Searing changes – Rising average temperature and instances of heat waves in India | 2nd March 2023 | UPSC Daily Editorial Analysis

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What's the article about?

  • It talks about the rising average temperature and instances of heat waves in India.


  • GS-1: Important Geophysical Phenomena, geographical features and their location-changes in critical geographical features (including water-bodies and ice-caps) and in flora and fauna and the effects of such changes;
  • GS3: Disaster Management;
  • Prelims


  • February 2023 had been the warmest since 1901 with the average maximum temperature at nearly 29.54°C as per IMD.
  • Usually IMD considers February as  ‘spring’ and a ‘winter month’, but the minimum temperatures are also rising.
    • Average maximum temperatures were 1.73°C above normal and minimum, 0.81°C above what is usual.
  • These trends are likely to spill over into summer.
  • Heatwaves during March-May are likely over most parts of India, except for the north-east, Jammu and Kashmir, Uttarakhand, Himachal Pradesh, Kerala and coastal Karnataka.

What are heat waves?

  • Qualitatively, a heat wave is a condition of air temperature which becomes fatal to the human body when exposed.
  • Quantitatively, it is defined based on the temperature thresholds over a region in terms of actual temperature or its departure from normal.

What is criterion for declaring heat wave?

  • Heat wave is considered if maximum temperature of a station reaches at least 40°C or more for Plains and at least 30°Cor more for Hilly regions.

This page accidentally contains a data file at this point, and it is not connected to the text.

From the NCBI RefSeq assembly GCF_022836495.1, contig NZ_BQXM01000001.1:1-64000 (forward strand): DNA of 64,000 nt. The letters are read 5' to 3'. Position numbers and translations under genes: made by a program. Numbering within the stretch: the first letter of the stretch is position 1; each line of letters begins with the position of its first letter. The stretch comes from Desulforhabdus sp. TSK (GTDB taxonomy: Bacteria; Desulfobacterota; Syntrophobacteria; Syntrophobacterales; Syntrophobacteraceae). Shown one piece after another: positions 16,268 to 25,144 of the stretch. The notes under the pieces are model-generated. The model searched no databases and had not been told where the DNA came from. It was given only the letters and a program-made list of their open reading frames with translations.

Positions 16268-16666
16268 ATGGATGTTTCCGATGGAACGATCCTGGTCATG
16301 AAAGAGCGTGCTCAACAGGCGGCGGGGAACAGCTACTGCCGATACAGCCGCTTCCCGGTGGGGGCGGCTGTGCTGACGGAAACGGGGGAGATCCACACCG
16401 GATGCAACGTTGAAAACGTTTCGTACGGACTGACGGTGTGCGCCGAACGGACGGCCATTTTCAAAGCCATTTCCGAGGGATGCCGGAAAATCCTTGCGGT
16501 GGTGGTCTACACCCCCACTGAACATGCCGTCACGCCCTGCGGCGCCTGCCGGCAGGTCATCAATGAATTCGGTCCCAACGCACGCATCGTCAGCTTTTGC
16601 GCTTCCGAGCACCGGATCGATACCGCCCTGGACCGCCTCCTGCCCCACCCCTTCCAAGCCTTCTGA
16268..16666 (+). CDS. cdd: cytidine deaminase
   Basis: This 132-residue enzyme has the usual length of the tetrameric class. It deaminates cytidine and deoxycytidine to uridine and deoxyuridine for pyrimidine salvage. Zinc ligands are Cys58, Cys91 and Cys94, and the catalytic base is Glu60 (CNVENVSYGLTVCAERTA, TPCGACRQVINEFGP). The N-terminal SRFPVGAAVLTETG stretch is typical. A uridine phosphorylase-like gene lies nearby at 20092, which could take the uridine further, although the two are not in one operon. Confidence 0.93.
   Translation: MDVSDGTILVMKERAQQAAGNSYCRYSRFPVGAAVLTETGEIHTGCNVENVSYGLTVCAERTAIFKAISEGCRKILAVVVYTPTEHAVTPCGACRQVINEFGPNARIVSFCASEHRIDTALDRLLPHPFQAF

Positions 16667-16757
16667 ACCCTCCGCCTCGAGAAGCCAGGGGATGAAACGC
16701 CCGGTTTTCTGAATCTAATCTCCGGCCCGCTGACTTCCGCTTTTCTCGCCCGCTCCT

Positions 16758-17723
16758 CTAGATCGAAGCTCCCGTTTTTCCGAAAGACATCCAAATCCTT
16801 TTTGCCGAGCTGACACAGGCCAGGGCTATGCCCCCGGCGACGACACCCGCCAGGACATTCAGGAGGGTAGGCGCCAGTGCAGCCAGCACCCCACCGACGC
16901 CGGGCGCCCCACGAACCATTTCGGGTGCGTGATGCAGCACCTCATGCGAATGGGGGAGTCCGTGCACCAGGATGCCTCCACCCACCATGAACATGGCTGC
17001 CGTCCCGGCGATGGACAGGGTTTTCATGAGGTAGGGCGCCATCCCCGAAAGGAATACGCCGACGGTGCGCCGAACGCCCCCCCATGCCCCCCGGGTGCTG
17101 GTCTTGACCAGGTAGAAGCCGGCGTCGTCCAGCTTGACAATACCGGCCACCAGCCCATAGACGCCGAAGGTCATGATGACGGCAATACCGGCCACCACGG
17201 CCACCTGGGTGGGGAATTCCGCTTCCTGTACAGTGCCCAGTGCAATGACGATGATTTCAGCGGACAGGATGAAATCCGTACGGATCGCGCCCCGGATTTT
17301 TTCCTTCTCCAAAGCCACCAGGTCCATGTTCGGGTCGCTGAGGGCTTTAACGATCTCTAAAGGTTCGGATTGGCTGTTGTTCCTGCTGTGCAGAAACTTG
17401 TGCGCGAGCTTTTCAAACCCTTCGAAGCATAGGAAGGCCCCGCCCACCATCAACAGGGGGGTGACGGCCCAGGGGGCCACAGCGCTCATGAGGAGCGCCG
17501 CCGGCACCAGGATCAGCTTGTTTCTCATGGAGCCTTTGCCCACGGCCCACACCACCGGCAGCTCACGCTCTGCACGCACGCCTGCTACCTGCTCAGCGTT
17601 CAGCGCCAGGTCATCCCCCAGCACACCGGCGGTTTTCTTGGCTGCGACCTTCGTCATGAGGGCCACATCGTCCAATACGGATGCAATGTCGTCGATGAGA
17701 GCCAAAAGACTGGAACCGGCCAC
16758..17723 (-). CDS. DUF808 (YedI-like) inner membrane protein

a) Based on Departure from Normal:

  • Heat Wave: Departure from normal is 4.5°C to 6.4°C
  • Severe Heat Wave: Departure from normal is >6.4°C

b) Based on Actual Maximum Temperature:

  • Heat Wave: When actual maximum temperature ≥ 45°C
  • Severe Heat Wave: When actual maximum temperature ≥47°C

If above criteria met at least in 2 stations in a Meteorological sub-division for at least two consecutive days and it declared on the second day.


Impact of rising average temperature and heat waves:

  • Decline in the yield of wheat:
    • The searing temperatures over the years have impacted the yield of wheat.
    • India produced 106.84 million tonnes of wheat in the 2021-22 crop season, less than the 109.59 million tonnes in 2020-21 season, due to a hotter than usual March that impacted the crop during its growth phase.
  • Increased uncertainty regarding the intensity of the monsoon:
    • Three of the last four years saw above normal rainfall in India primarily due to a La Niña, or cooler than usual temperatures in the Equatorial Pacific.
    • While this is expected to subside, whether it will eventually swing to an El Niño and draw moisture away from India’s coasts remains to be seen.
  • Loss of human lives:
    • A Lancet study reported a 55% rise in deaths due to extreme heat and that excessive heat also led to a loss of 167.2 billion potential labour hours among Indians in 2021.

Way Forward:

  • The interplay between local weather and climate is complex and while it is tempting to blame rising heatwave intensity as ‘climate change,’ the science continues to be uncertain.
  • This, however, should be a wake-up call to buttress public health systems and make them more responsive to the challenges from rising temperatures.
  • Several States have action plans and early warning initiatives but inadequate outreach, particularly in rural India.
  • Along with promoting newer crop varieties that mature early, there should be greater stress on aiding farmers to tweak soil and water management practices to adapt to these changes.

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